In the world of the rich and famous, fans and followers tend to get very vocal about marriage and money. Kevin Hart recently spoke about he and his fiancée Eniko Parrish (set to wed this August), agreeing to sign to a pre-nup. The 36-year-old comedian pointed out that Eniko, whom he's been with for seven years, understands the importance of Kevin's estate when it comes to his family and children:

"If you don't [sign a pre-nup], you're stupid! That's not even an issue with her and I. When I say I got a good one, I got a good one. A logical, thinking woman. Do you understand how hard that is? To get a woman that can think on a logistic, reality term, not just emotional level. We have great conversations and understanding moments where she gets my platform and where I am and where I came from and what is at stake and what I'm protecting."

Many people considered Kevin's decision to not leave his fortune at the risk of his fiancé in the event that a divorce happens to be wise, considering that they are still early in their relationship. However, will the conversation be different when the couple of seven years is now the couple of 27 years? Much like Iman, who was Bowie's second and longest withstanding wife, would Eniko's entitlement to Kevin's estate make a difference after time, and possibly a child, is factored in?

To this day, some people still give flack to Kevin for divorcing his first wife and mother of his children, Torrei, since he and Torrei married before Kevin's acquired celebrity status. Yet, much like Bowie's first marriage, Kev wed at the tender young age of 22, to which he admits he was too young to know how to handle or honor the sanctity of said matrimony. God forbid, if something were to happen to Kevin early into his second union, and by law, the majority of his fortune goes to his new wife Eniko, would fans be as supportive and understanding to this distribution as they are Bowie and Iman? Or does the lack of time invested into their (future) marriage create a debate on who has the rights to his estate?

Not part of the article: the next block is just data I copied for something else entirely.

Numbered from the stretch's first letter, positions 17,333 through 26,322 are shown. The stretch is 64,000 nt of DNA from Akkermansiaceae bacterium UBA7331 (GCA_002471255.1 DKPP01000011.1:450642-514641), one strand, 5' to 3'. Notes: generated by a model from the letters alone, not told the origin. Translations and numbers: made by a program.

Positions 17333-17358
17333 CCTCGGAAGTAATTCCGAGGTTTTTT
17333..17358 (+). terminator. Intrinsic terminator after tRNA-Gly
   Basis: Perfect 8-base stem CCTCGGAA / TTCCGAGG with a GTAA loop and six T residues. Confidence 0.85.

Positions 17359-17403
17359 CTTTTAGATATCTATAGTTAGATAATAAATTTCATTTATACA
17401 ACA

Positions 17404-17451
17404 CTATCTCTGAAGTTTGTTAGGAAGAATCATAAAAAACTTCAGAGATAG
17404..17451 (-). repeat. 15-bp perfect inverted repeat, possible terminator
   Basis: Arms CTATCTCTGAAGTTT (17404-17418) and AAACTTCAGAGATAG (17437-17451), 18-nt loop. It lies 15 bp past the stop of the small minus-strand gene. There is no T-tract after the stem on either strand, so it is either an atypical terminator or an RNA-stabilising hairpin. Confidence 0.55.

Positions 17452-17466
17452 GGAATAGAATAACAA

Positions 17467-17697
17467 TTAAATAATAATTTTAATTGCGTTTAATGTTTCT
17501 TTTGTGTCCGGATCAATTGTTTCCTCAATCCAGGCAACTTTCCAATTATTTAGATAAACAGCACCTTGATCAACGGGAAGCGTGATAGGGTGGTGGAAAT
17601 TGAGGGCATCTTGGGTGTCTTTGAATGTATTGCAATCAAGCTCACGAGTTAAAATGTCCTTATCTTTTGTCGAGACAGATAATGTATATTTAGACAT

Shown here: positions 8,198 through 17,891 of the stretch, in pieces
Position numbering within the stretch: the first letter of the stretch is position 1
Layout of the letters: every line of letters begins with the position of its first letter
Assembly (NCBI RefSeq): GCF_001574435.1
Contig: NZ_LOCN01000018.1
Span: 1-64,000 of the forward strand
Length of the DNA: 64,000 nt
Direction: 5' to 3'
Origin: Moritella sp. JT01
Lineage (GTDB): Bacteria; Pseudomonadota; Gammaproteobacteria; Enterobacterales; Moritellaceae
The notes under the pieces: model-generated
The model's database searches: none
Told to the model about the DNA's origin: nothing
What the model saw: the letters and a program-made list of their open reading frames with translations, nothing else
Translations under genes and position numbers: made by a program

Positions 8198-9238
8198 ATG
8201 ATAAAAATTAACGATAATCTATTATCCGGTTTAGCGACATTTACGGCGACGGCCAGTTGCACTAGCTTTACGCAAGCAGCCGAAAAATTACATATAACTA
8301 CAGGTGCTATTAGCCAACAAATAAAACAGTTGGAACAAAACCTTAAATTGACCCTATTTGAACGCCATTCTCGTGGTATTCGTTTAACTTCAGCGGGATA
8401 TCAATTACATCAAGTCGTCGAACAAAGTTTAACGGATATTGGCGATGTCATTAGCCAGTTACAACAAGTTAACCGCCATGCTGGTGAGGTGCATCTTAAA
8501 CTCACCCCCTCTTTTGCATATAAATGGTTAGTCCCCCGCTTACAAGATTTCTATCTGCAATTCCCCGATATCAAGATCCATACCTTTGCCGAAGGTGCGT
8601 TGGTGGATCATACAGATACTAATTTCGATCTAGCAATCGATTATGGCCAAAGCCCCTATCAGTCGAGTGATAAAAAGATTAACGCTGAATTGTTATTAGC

Although clearly a pre-nup and a will are two different things, it does bring into question the idea of entitlement and what makes us deserving of our partner's property? Do you have to be "shooting in the gym" or is it enough to simply put your love and time in (both of which are priceless!)

At the time of the late Whitney Houston's death, although she'd only had one husband in her lifetime, and was married to ex Bobby Brown for a total of 15 years, they were divorced at the time of her death and her 20 million dollar estate was rightfully given to her daughter, Bobbi Kristina, in the following disbursement:

  • At 21- Bobbi Kristina was to receive 10 percent (roughly $2 million)
  • At 25- Another $3 million
  • At 30- the remaining $15 million.

Unfortunately, since Bobbi Kristina's untimely death at the tender age of only 22-years-old, there has been much debate to the rest of Whitney's estate, with some lawyers believing that, as the rules of non-will holders go (and in young Bobbi's case, she had not created a will for herself), her next of kin, father Bobby Brown) could likely inherent the remainder of this money. Another possibility is the honoring of the remainder of Whitney's will, which advises that an amicable division be devised between Bobby Brown and Whitney's siblings. A tricky loophole, seeing as to how technically, even though they were divorced, Bobby Brown now gets what was once "hers."

And considering the ongoing controversy surrounding Whitney's own family's incessant fight over their rights to her money, some feel it may be best that Brown, who held his ex-wife down for years, got awarded the funds (editor's note: these funds exclude Whitney's mother Cissy's own entitlement to all of Whitney's jewelry and an undisclosed amount of money).

Most policy holders and will preparers advise that on average, one should revisit and adjust their will as needed every 5 to 10 years. Most often this is the case for those with children, and as a way to monitor the growing child/young adult's responsibility with money, and if necessary add certain restrictions if needed.

As the saying goes, "More money, more problems." But no matter how much of our lives we invest in making the green, we can't take it with us when we leave. So who is to say what we do with our money is right or wrong once we're gone?

How do you feel about spousal entitlement with wills?